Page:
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5 Essential Network Effects To Invest In The Digital Economy



  • Warren Buffett suggests that economic moats are more durable than competitive advantages.
  • Network effects, arguably the most powerful kind of economic moat, occur when a product becomes more valuable as more users join.
  • As the world shifts to digital, identifying companies with the right kind of network effects have become more relevant now than ever before.
  • In the age of software, market share growth can compound for those with the right types of dynamics at play in their business model.
  • Let's review five types of network effects with examples of companies that could easily justify a spot in your portfolio.
  • I do much more than just articles at App Economy Portfolio: Members get access to model portfolios, regular updates, a chat room, and more. Get started today »

In The Little Book That Builds Wealth, Pat Dorsey explains:

unless a company has some kind of economic moat, predicting how much shareholder value it will create in the future is pretty much a crapshoot, regardless of what the historical track record looks like. Looking at the numbers is a start, but it's only a start. Thinking carefully about the strength of the company's competitive advantage, and how it will (or won't) be able to keep the competition at bay, is a critical next step."

The term economic moat was popularized by Warren Buffett and refers to the ability of a business to maintain an edge over its competitors. A moat is a structural and sustainable competitive advantage that can drive long-term earnings and market share, which in turn is likely to be reflected in the price of the stock.

There are five main economic moats:

  • Low-cost production.
  • High switching costs.
  • Network effects.
  • Intangible assets.
  • Efficient scale.

Because of their compounding nature, network effects are often recognized as the most powerful economic moat. They are defined as the "phenomenon whereby increased numbers of people or participants improve the value of a good or service." Network effects are present for many businesses of the digital economy. In consumer technology, they are most commonly sought as a path for sustainable growth. Social media or e-commerce platforms are often recognized as businesses greatly benefiting from such moats. In many ways, strong network effects can reinforce other moats such as brand and scalability.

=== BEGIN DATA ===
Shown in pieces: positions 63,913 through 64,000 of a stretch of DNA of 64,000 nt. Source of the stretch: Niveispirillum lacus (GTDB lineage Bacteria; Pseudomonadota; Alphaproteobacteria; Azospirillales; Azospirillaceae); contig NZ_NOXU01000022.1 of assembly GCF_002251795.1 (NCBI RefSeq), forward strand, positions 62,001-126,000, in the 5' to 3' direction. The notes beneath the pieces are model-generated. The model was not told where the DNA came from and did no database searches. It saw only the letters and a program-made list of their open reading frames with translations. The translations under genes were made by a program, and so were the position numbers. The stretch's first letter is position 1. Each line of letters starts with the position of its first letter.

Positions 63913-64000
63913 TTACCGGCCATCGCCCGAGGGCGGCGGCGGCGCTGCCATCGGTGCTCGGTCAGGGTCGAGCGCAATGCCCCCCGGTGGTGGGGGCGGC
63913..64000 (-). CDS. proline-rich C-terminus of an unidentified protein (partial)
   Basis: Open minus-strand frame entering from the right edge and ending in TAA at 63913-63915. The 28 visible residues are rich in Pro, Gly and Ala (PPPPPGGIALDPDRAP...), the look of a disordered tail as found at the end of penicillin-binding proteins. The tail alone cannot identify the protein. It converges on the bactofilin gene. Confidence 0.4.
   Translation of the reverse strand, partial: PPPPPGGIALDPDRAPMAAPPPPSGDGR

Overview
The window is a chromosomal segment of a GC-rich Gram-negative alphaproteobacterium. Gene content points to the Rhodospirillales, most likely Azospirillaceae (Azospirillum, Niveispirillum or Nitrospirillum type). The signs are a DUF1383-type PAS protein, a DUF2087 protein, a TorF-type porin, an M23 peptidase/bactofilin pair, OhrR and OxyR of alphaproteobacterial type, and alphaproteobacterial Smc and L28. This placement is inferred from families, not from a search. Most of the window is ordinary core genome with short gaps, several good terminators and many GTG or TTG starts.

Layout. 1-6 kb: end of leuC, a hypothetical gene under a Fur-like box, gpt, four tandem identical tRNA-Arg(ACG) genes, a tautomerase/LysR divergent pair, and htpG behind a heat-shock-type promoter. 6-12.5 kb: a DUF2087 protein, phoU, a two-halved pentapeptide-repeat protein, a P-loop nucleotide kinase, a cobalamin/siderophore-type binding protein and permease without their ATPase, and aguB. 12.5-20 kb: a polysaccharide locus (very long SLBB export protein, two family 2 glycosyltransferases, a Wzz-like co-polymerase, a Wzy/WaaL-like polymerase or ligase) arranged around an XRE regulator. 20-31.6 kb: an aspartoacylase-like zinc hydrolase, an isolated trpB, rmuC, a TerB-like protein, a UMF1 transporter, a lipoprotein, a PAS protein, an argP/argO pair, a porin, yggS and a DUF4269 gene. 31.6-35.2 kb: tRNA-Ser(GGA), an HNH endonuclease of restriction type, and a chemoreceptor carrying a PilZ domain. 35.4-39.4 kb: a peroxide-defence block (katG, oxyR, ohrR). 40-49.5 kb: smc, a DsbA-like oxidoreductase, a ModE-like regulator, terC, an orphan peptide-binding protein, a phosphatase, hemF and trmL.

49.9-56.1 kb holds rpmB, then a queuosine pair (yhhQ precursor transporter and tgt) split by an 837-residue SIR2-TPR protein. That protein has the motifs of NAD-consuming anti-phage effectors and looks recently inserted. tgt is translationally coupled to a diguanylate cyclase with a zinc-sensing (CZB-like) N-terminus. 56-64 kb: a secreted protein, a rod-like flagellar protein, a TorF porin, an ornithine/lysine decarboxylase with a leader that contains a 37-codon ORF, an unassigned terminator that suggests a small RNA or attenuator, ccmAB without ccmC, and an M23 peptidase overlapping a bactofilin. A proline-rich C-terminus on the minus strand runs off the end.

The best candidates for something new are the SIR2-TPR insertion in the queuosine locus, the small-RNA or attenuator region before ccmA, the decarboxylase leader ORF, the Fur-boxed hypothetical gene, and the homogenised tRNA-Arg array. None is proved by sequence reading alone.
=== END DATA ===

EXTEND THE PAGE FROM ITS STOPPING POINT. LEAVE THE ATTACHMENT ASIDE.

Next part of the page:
But not all network effects are born equal. They can take many shapes and forms. For marketplaces, the key is for offer and demand to increase in tandem. For platforms, the key is for users to remain engaged in the ecosystem. Network effects can expand an addressable market over time, but some businesses may reach saturation and

If you are looking for a portfolio of actionable ideas like this one, please consider joining the App Economy Portfolio. Start your free trial today!

The rise of the App Economy is disrupting many industries: retail, entertainment, financials, media, social platforms, healthcare, enterprise software and more.

This article was written by

App Economy Insights profile picture
Unlock a portfolio built to benefit from the rise of the app economy
My name is Bertrand Seguin. I'm a former PwC consultant and veteran financial executive in the video game industry. I've spent 12 years at Bandai Namco Entertainment, leading the Financial Planning and Analysis team in the transition to Digital, Mobile, and Game-as-a-Service. I hold a Master of Science in Management and Finance.

My portfolio is built to disproportionately benefit from the rise of the app economy, the range of economic activity surrounding mobile applications. My investment plan and asset allocation are a result of secular trends I have identified (macro) and in which I take individual bets (micro). I invest with a very long time horizon (ideally 10+ years).

I am fortunate enough to have seen my strategy deliver outstanding results throughout the years.

Discipline and consistency win the game over time. Unfortunately, many investors violate their own model or strategy when their portfolio performance is temporarily disappointing. I would rather sell too late than too early, so I tend to never sell. I let my winners compound to a significant portion of my portfolio and let my losers become insignificant over time.


All App Economy Insights contributions to Seeking Alpha, or elsewhere on the web, are personal opinions only and do not constitute investment advice. All articles, blog posts, comments, emails, and chatroom contributions by App Economy Insights - even those including the word "recommendation" - should never be construed as official business recommendations or advice. In an effort to maintain full transparency, related positions will be disclosed at the end of each article to the maximum extent practicable. The premium service App Economy Portfolio is a research and opinion subscription. I am not registered as an investment adviser. The majority of trades are reported live, but this cannot be guaranteed due to technical constraints. Investors should always do their own due diligence and fact-check all research prior to making any investment decisions. Liability of all investment decisions reside with the individual investor.

Analyst’s Disclosure: I am/we are long AAPL, AMZN, BTC-USD, CRM, CRWD, DOCU, ETSY, FB, FSLY, GOOG, MTCH, PINS, TCEHY, TWLO, V, WORK, Z. I wrote this article myself, and it expresses my own opinions. I am not receiving compensation for it (other than from Seeking Alpha). I have no business relationship with any company whose stock is mentioned in this article.

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